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Tuesday, August 08, 2006 


8th August
Bernadette Christie Tackles Societal Issues
By Tameka Lundy
Lackadaisical civil servants should be fired, Bernadette Christie, wife of Prime Minister Perry Christie suggested as she admitted that the public service "leaves a lot to be desired."

Bernadette Christie
Mrs. Christie, a chartered accountant, lawyer and banker was a guest on the Love 97 flagship programme Jones and Company when she made the declaration.

"You have to be able to fire people who are not doing what they are supposed to do in the public sector," she said while being interviewed by host Wendall Jones.

"There is just too much of that going on where people just sit down and do absolutely nothing and your hands are tied."

It was one of the first interviews that Mrs. Christie has given on such a forum in recent times and came as less than a year is left before the Progressive Liberal Party Government must call the next general election. The PLP took over the reins of governance on May 2, 2002 after the Bahamian electorate voted the Hubert Ingraham-led administration out of office.

Mrs. Christie’s sentiment about the public sector came on the heels of a related suggestion that Mr. Ingraham made last week while he toured the third phase of the sprawling Atlantis property on Paradise Island.

At the time, the Free National Movement leader said he would like to "shrink the public sector and create more jobs in the private sector so that we could have the money to do all those public services that the Bahamian people require rather than just providing jobs in the public sector."

And just recently the PLP government lifted the moratorium on hiring in the civil service said to be necessary to fill positions that were left vacant through various forms of staff movements. It was a move of which some detractors were highly suspicious, considering looming general elections.

Mrs. Christie, who acknowledged that she is not a feminist said the roles of men and women have been blurred over the years and men have been somewhat emasculated by the fairer sex, leading to higher rates of divorce.

She said while it is her view that the man is the head of the household, the reality in some cases is that the woman earns more money. She said this tearing of the social fabric leads to societal problems.

"There is a general malaise; not just with women but with men and women and we need to tackle that and find out why that is that our men seem to be copping out of the system and sitting by while women seem to be moving up the ladder," she said.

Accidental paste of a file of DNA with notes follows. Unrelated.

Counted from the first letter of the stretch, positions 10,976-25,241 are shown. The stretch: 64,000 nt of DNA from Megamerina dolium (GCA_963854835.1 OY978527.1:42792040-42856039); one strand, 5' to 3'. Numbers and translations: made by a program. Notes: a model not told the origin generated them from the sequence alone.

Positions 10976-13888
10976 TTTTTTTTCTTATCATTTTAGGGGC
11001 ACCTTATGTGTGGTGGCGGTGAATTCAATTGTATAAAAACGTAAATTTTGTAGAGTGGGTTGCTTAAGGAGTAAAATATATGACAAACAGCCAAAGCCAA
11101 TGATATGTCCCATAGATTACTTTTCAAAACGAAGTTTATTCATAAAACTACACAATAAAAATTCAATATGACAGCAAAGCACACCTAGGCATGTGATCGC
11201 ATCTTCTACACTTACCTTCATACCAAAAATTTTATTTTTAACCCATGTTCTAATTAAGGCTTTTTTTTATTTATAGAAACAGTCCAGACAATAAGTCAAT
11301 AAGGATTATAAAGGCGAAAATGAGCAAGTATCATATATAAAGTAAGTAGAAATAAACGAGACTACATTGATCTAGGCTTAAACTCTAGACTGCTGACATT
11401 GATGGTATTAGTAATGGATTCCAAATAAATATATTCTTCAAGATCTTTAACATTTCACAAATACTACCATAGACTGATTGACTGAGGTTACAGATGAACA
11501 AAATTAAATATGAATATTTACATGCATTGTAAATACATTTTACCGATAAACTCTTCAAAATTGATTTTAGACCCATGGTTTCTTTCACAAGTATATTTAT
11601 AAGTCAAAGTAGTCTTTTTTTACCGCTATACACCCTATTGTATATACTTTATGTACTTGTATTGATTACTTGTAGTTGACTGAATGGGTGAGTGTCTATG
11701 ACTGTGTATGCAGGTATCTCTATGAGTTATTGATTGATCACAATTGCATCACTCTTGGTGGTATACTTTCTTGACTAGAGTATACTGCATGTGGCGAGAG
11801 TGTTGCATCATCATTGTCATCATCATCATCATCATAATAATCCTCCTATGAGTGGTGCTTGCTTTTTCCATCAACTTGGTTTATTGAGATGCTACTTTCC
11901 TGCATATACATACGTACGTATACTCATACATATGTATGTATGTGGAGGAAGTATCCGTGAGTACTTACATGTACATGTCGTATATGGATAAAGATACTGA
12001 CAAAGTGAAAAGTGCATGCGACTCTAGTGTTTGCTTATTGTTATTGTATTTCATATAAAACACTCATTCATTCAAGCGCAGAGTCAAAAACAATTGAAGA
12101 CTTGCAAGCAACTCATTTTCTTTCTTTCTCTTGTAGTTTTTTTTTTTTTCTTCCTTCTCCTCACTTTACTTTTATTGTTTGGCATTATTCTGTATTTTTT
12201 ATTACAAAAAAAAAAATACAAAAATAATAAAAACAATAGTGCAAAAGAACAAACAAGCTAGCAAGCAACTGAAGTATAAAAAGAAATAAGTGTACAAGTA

"When you have a structure where nobody really knows who is in charge and what their roles are, you are going to find that there will be a certain amount of emasculation and then women are going to complain…So we need to have respect for the division; let a men be a man."

Sharing a bit of inside information, Mrs. Christie assured that her husband is the head of her household. The two have been married for 32 years, 31 of which he has been in active politics.

Mrs. Christie is an enthusiastic supporter of the urban renewal programme, a flagship project crafted by her husband to lead the way in authentic social transformation in communities across The Bahamas. It is designed to address deep seated ills that plague the country and contribute to moral decay. Many observers have opined that the programme will be the prime minister’s legacy.

She commented on its multifaceted approach.

"We cannot just deal with crime, we cannot just deal with youth, you have to look at very aspect of the community and tackle all the different areas of it and then you will find that crime will eventually dissipate," she said.

"But if you say I will tackle crime I am going to send the police in here and see if they can find all the people who have guns, it is not going to work and that is the whole issue of urban renewal dealing with base issues, dealing with the small things."

The programme was initiated in the prime minister’s Farm Road constituency and has since spread to other areas like Yamacraw, Pinewood and Englerston in New Providence and Grand Bahama.

Mrs. Christie was also asked to respond to the government’s aggressive anchor project campaign for the Family Islands that has drawn praise from some of the world’s leading ratings and monetary agencies. She also tackled the apprehension expressed by some about the capacity of these islands for such vast projects with limited infrastructure and resources.

"I think it is too early to say it’s a mistake…The whole plan of what needs to be done on every island for these anchor projects is something that has been looked into. I don’t want you to suggest that no one is thinking about these things," she told the show’s host.

"Just last week I heard the Prime Minister and the Minister of Health discussing the very issue of Exuma. Of course these things have got to be put into place….[It is] definitely not an ad hoc situation."

Mrs. Christie also defended her husband’s work ethic, dismissing those who have criticized him as lazy. She also ventured to say that the personality which Mr. Christie displays in everyday interactions is genuine.

No stranger to the campaign trail, the prime minister’s spouse said she would be back in the saddle across the islands, rather than going door to door in New Providence.


The Bahama Journal - Bahamas News Online Edition
Copyright Jones Communications Ltd. ©2005 - Nassau, Bahamas.

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